Seven tips to avoid losing money with the most common virtual scam

Despite constant warnings and advice about virtual scams, users continue to lose money and time by falling for them. So much so that, according to recent research, more than 60% of people cannot recognize a phishing-type hoax, a very common technique among cybercriminals that consists of impersonating another person or company to steal money and information.

The study was carried out by the ESET company, dedicated to cybersecurity, in the United States and was called “Phishing Derby“.” Is designed to evaluate how competent are we to distinguish messages that seek to specify a real scam. The scoring system is based on speed and on correctly differentiating a real email from one that is a scam, “they indicated from the company.

The questionnaire was not designed to generate statistics, but to raise awareness and help educate participants on how to identify fake emails. Interestingly, the results show a marked difference in how the younger participants, ages 18-24, correctly identified the samples: 47%, compared to just 28% of those over 65.

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People between 25 and 44 years old reached 45% and people between 45 and 64 years old were at 36%. The total number of participants was 4,292. A similar result was presented when ESET Canada conducted the same survey in late 2020, with 68% of the participants who failed to identify all four samples correctly.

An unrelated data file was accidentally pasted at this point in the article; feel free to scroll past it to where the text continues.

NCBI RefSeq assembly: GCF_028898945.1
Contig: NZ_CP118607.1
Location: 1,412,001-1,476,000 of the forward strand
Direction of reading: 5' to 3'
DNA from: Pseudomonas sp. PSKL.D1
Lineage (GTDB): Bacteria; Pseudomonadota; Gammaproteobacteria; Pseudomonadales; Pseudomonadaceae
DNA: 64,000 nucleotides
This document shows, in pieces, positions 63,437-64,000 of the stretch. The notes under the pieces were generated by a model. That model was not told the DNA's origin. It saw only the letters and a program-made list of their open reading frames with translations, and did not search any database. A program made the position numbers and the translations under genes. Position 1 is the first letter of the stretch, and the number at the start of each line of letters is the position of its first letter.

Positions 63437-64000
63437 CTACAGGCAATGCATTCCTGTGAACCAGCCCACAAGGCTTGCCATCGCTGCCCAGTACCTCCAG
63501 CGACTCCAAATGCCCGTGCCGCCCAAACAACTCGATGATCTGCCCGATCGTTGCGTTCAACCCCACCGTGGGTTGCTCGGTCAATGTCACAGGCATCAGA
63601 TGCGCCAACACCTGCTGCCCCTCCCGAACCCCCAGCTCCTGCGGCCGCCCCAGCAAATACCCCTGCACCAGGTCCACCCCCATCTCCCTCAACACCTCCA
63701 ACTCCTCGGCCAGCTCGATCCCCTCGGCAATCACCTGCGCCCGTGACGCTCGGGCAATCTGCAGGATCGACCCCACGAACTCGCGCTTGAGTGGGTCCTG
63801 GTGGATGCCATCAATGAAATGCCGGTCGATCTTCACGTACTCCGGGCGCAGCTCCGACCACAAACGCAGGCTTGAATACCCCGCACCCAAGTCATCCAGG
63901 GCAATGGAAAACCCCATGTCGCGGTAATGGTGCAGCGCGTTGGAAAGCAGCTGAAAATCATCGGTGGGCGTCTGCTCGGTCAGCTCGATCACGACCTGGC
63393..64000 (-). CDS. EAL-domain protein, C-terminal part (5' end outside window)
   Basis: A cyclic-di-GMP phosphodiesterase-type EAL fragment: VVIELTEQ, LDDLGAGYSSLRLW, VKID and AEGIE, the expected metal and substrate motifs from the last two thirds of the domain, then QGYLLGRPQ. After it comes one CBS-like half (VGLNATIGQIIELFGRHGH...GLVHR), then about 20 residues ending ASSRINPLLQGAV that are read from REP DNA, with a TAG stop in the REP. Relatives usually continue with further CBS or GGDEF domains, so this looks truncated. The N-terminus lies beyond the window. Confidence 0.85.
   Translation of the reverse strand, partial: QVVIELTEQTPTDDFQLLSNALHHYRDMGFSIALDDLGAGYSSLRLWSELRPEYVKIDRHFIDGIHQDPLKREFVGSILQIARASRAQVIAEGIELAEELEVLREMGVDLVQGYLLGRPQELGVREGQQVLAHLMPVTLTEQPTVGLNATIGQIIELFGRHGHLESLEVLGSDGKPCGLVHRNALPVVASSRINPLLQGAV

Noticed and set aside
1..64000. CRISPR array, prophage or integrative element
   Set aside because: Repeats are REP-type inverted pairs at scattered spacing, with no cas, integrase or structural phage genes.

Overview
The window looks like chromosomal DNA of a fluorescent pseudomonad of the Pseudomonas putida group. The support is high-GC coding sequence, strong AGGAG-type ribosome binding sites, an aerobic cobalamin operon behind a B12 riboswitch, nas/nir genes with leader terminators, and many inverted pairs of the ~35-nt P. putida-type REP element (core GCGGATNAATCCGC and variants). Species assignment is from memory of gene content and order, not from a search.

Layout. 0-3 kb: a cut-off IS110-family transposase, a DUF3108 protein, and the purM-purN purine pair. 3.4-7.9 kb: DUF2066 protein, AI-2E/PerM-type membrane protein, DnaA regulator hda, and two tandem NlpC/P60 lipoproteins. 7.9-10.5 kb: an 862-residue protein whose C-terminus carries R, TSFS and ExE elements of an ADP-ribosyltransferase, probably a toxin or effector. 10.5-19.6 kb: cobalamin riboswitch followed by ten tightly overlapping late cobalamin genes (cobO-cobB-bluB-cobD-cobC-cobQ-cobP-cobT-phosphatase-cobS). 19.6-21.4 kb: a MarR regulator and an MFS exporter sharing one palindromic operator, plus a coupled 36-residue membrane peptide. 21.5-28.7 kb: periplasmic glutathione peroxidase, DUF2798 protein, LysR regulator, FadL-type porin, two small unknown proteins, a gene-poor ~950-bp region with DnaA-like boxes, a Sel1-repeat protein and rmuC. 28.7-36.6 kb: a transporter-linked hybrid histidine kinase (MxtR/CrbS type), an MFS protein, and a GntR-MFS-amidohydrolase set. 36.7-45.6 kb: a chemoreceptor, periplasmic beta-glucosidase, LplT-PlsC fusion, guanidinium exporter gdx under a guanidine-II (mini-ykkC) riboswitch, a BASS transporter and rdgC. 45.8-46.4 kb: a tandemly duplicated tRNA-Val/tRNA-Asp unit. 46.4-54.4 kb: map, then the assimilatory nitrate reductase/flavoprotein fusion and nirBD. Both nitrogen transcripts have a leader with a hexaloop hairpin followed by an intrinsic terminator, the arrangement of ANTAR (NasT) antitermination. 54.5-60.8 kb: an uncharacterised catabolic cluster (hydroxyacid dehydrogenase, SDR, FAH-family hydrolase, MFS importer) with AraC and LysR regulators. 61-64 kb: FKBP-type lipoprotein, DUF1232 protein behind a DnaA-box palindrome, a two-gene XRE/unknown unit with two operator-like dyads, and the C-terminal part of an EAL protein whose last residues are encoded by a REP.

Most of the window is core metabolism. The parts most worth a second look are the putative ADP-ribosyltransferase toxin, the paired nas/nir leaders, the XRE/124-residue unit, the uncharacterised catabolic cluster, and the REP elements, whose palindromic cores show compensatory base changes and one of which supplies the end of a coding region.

In order to prevent this from continuing to occur, from ESET they put together a list with seven tips to take into account to discover if an email is false and thus avoid falling into this type of virtual scams.

1) Pay special attention when the email is not addressed to you personallyDespite the fact that the company that is supposed to be sending the email knows who you are and, in general, would send emails that include your name and not in a generic way.

2) Grammar and spelling errorsWhile there are currently many phishing emails that are perfectly written, it is still common for many campaigns with somewhat sloppy and buggy messages. Therefore, considering that phishing emails are getting better designed, be sure to read them twice as errors can be harder to detect.

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3) Email is not requested; In other words, it is a company with which you have never communicated.

4) A call to make an urgent decision; for example, you click a link and log in to review transactions or the like

5) The sender’s email address: Hover over the email address and note the actual sender address and the domain it was sent from.

6) Emails with attachments, for example, claiming to be an invoice or notification of some kind.

7) Have a security solution installed and updated on all your devices, both desktop and mobile.